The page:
Included all of the classical Eastern and Wester Polynesian twinhulled canoes, as well as those of Hawaii and New Zealand
Sailing outrigger canoes of Tahiti, Samoa, and Tonga (but no Pukapuka) fit in this category
Theories of Remote Oceania Settlement (pg. 53, 58)
1 ENSO (El Niño Southern Oscillation)
2 Changing sea levels
Sea levels were periodically as much as 100120 meters lower than at present, facilitating movement of people into Near Oceania.
3 Strategic use of weather patterns for survival
Transported landscapes colonizers brought domestic animals, plants, and a sophisticated culture around horticulture
∙ 28 species of plants (taro, yams, coconuts, bananas, tree crops, breadfruit, Vi Apple) ∙ Chickens, dogs, and pigs (Austronesian origin)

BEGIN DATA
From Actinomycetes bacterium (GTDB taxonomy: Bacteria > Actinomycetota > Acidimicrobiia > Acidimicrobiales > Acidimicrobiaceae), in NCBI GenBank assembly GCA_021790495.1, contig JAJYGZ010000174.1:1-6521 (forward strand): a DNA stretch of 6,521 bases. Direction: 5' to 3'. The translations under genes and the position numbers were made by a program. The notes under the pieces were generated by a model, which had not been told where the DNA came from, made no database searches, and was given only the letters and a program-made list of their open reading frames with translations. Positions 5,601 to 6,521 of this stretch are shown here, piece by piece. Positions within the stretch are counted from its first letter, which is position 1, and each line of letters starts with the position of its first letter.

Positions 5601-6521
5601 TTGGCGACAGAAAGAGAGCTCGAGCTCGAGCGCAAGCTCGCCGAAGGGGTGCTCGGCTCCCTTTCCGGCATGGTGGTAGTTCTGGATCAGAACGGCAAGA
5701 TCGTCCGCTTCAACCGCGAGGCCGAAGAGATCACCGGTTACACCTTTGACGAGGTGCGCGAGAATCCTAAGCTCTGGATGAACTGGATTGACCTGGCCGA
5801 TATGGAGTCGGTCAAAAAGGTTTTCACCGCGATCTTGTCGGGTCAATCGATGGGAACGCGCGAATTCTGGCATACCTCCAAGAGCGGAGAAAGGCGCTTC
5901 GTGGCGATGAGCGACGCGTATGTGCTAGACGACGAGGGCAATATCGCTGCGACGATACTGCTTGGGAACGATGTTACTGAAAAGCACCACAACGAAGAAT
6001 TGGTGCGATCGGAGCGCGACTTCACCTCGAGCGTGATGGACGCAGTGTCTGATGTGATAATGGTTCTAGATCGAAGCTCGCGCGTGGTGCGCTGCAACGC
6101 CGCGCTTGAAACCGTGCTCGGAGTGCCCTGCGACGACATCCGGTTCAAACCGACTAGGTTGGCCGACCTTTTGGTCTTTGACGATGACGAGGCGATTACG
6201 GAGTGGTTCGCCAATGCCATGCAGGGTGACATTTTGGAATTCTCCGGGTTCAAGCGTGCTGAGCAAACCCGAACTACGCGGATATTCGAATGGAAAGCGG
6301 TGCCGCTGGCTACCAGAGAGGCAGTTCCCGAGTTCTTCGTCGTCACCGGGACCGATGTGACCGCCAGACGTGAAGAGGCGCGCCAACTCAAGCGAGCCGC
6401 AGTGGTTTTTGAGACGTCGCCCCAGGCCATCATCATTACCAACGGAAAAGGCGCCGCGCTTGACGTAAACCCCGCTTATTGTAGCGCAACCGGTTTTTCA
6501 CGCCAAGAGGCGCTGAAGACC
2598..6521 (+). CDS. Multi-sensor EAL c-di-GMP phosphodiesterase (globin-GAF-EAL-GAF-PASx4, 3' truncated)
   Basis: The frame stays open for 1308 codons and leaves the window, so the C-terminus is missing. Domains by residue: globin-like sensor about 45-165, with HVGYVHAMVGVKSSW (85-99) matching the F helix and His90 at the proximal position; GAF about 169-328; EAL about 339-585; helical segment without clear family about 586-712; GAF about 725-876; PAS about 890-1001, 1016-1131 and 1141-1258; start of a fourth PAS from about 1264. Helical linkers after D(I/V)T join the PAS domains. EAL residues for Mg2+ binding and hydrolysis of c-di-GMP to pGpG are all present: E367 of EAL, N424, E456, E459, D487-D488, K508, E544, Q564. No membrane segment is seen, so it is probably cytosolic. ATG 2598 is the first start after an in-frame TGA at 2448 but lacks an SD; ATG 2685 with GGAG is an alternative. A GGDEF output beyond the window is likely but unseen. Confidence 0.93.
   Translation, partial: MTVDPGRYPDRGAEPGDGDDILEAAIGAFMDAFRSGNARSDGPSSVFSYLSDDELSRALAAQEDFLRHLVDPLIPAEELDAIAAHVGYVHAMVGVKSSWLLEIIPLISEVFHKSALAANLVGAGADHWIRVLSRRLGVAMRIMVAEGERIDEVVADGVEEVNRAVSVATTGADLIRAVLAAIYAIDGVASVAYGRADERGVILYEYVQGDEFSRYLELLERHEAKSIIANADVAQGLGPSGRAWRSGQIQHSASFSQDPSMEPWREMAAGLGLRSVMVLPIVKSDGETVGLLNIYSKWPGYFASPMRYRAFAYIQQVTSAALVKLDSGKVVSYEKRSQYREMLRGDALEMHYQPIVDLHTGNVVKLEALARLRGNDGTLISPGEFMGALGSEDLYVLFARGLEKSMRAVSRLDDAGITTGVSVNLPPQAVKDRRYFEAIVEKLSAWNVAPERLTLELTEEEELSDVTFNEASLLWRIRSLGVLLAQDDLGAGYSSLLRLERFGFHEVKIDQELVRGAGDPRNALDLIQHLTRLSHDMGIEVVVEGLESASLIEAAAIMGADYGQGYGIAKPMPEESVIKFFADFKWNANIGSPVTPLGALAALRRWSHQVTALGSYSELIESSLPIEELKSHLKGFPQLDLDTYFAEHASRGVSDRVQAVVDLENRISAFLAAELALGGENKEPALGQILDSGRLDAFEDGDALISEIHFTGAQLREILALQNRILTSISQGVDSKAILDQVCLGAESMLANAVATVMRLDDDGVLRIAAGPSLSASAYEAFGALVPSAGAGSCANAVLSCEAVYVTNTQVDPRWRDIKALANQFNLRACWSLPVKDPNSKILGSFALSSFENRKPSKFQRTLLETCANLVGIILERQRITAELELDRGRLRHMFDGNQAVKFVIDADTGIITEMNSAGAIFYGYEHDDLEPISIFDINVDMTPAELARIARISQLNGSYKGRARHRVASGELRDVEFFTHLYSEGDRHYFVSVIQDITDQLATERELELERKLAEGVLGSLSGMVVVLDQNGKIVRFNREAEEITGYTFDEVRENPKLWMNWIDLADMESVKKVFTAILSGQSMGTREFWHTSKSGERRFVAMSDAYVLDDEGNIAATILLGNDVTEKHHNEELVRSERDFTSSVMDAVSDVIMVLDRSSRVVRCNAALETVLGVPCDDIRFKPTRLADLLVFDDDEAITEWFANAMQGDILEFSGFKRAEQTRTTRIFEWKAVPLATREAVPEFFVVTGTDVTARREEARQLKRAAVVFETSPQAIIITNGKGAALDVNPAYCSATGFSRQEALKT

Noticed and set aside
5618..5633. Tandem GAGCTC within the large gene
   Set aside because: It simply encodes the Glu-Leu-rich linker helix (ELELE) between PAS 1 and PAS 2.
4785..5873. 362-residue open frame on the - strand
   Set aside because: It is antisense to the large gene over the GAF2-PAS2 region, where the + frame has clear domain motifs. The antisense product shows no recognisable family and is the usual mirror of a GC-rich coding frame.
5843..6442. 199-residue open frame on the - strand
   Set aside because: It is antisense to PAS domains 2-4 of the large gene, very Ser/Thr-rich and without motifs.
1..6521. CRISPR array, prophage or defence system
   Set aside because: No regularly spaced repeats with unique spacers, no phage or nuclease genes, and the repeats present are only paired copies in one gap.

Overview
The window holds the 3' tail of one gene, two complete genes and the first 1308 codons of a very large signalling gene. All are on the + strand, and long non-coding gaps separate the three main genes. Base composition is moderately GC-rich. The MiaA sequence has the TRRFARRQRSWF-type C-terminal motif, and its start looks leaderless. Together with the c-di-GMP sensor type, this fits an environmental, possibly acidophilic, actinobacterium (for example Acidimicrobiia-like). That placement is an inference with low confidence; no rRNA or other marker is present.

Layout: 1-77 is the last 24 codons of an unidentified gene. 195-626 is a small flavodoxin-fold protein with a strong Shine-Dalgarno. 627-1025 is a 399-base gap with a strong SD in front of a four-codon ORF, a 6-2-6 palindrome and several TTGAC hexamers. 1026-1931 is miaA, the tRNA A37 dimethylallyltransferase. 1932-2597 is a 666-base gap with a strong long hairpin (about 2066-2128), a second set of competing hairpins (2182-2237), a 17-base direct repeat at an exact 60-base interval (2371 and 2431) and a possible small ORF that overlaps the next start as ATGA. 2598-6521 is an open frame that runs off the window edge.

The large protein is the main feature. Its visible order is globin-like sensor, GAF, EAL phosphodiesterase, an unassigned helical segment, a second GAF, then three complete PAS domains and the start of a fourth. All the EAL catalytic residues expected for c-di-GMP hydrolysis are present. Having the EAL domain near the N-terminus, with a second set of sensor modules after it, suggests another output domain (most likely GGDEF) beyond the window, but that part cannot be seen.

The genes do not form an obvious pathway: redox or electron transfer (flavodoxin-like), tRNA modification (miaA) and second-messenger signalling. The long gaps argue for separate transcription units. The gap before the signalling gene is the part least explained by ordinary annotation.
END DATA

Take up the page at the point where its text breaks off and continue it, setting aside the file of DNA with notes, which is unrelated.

∙ Tools for exploiting marine resources
Founderfocused Ideology that greater status (often of a ritual or sacerdotal nature) is allocated within a community to those who descend from earlier rather than later kin group founders. ∙ Note: these ideologies and ascribed ranks are very discontinuous in their distributions ∙ Founder rank enhancement: process whereby junior founders move into relative or absolution isolation (such as a new island, previously inhabited or not) could establish senior lines, aggrandize their resources, and attempt to ensure methods of genealogical inheritance which would retain privileges for their descendants.
Could have given founders opportunities for aggrandizement of their own, and their descendants' statuses, that they might not have had at their home.